Kicking off the Snowshoe Season at Gore Mountain Ski Bowl

The Gore Mountain Ski Bowel snowshoe race report was written by ATRA contributor Laura Clark (pictured above #27). Laura is an avid mountain, trail and snowshoe runner who lives in Saratoga Springs, New York, where she is a children’s librarian. Photos: Paul Allison, North Creek Ski Bowl.

Our 2021-22 Dion WMAC Snowshoe season was all set to begin at its traditional kickoff location at Gore Mountain Ski Bowl, North Creek, NY. Torrential rain the day before postponed the race to the following Sunday, December 19th. And luckily, we received a mid-week snowfall. For many years now, Gore has hosted our first race of the season, being a spot where higher elevations and snow making equipment pretty much always guarantee a smooth ride.

I am beyond the age where I get anxious at the start line, unless I am doing a “stretch” event where I am challenging my abilities. But still, this time around I was nervous. We had had no snowfall to speak of in the lowlands and I was unable to get in a practice run beforehand. Not that I had somehow forgotten how to snowshoe, but because the hot weather interval made me forget what combinations of gear generally worked. How many layers of socks, mittens and shirts would I need? Don’t forget the running skirt to keep kicked-off snow from sliding down my butt, and remember the torn-up plastic bag pieces I save to stuff into the ankle portion of my socks to keep my husband’s good luck too-big sneakers from flopping around. And where am I even going to get these newspaper plastic sleeves once my stash runs out?

Gore Mountain Snowshoe

The biggest challenge, though, was in locating all my gear. I thought I had developed the perfect system: individual Walmart storage containers for gloves, hats, neck gaiters, arm warmers, etc. On paper it looks good. In reality not so much, as most of my running gear is standard-issue black. Try sorting out dozens of pairs of black mittens that have lost their mates!

Another problem for some of us was that this was the first really cold day and the race pretty much begins on an uphill. Fine, you might say, “A great opportunity to warm up really fast. But those of you with asthma know where I am going here. Starting fast is not good unless you thrive on choking. That and the COVID masks required at the start were not the sturdy neck gaiters I should have been wearing to block the cold air.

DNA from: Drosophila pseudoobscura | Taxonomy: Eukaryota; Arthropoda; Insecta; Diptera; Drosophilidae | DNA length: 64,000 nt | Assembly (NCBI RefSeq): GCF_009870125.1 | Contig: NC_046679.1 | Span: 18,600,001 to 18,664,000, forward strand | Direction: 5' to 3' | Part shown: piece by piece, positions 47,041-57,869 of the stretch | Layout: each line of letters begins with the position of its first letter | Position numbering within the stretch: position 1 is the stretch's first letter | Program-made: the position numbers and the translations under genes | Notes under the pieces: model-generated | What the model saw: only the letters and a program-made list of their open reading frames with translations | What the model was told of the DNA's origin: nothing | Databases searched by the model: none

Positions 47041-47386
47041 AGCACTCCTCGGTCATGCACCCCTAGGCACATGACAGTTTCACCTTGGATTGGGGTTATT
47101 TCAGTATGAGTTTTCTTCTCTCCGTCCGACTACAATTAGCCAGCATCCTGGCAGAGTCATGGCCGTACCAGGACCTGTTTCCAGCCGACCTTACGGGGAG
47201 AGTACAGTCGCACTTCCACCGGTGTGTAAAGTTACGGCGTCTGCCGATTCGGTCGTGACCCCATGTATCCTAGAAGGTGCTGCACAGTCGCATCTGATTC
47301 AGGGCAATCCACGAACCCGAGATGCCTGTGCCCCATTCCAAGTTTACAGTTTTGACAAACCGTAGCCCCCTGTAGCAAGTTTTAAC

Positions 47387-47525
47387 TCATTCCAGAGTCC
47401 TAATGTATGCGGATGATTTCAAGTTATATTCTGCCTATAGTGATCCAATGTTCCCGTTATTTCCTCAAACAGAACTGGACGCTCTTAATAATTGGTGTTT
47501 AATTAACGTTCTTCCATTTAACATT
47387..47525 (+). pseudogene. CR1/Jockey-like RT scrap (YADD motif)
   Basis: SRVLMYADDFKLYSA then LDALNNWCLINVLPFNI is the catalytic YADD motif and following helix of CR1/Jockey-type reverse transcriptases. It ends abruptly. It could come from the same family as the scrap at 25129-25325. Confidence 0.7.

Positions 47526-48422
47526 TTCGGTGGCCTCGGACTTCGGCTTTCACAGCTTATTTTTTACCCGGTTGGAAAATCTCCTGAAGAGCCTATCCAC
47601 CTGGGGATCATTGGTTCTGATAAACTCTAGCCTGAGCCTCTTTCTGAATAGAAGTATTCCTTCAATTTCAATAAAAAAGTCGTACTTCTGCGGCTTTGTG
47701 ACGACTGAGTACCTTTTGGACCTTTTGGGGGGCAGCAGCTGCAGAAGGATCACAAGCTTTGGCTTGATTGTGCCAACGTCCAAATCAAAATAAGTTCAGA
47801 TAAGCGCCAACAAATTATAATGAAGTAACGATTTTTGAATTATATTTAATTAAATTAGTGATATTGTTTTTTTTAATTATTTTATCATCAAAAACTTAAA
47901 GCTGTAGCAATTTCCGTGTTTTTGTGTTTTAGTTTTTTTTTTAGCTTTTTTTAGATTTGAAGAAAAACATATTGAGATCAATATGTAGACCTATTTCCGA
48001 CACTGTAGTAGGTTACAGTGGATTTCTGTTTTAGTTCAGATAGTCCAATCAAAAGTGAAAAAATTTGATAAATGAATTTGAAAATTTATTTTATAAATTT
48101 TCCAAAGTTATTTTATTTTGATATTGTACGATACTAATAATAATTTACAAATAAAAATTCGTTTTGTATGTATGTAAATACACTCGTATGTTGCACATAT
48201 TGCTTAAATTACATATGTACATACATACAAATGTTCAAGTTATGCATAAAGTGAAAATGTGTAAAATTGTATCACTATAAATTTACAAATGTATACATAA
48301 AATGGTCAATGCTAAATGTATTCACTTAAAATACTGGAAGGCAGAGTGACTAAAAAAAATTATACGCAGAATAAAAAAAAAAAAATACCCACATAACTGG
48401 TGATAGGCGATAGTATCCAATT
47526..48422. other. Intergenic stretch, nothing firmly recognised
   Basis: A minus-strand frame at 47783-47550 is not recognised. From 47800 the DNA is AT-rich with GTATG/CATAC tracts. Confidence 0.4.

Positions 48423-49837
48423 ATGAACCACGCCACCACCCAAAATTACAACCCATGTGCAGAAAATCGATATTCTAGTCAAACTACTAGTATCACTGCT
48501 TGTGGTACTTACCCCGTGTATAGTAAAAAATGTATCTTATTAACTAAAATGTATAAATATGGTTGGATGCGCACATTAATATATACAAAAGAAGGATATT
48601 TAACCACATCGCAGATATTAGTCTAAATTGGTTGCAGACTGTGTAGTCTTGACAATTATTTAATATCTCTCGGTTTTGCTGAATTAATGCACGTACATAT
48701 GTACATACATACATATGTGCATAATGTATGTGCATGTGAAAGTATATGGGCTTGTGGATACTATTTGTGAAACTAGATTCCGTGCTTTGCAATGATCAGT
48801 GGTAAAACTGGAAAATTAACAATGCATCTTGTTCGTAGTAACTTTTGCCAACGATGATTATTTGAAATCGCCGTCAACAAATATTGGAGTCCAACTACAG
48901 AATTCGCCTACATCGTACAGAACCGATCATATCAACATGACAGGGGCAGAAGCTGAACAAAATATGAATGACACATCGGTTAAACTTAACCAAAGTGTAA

Because of the reliance on snowmaking, the course consisted of 4 loops of the ski route. For some reason, I never seem to mind the repetition. It is nice to know what is coming and to endeavor to push harder on each succeeding run around. I would scout out the best paths up or down and try to remember them for next time. Also, the open course reveals several switchbacks where you can view fellow competitors in a less threatening way as they are not charging down a hill at you from the opposite direction.

Gore Mountain Snowshoe

Gore was a true bounce back event as we could once more enjoy the fireplace at the Lodge post-race and didn’t have to freeze afterwards in wet running clothes in the outdoor pavilion. Because of the postponement and the urgencies of Christmas plans, the crowd was smaller than usual but everyone present scored great raffle prizes: duffels, hats, car blankets, etc. And the volunteers and staff were truly amazing, skiing to various sections of the course to give us encouragement. Tim Van Orden, who competed in the morning ski races, skied by multiple times to cheer us along by name.

And the ride back home, at least for those of us who reside south of the mountain was truly memorable. We were treated to a Pacific Islands-worthy sunset that started out golden and progressed to a rosy-hued winter landscape. It was difficult to keep your eyes on the road!

Tune in on Wednesday evenings beginning January 12th for casual weekly family-style loops for snowshoers, Nordic and skate skiers.

[Editor’s Note: To learn more about snowshoe racing and find an race near you check out:]

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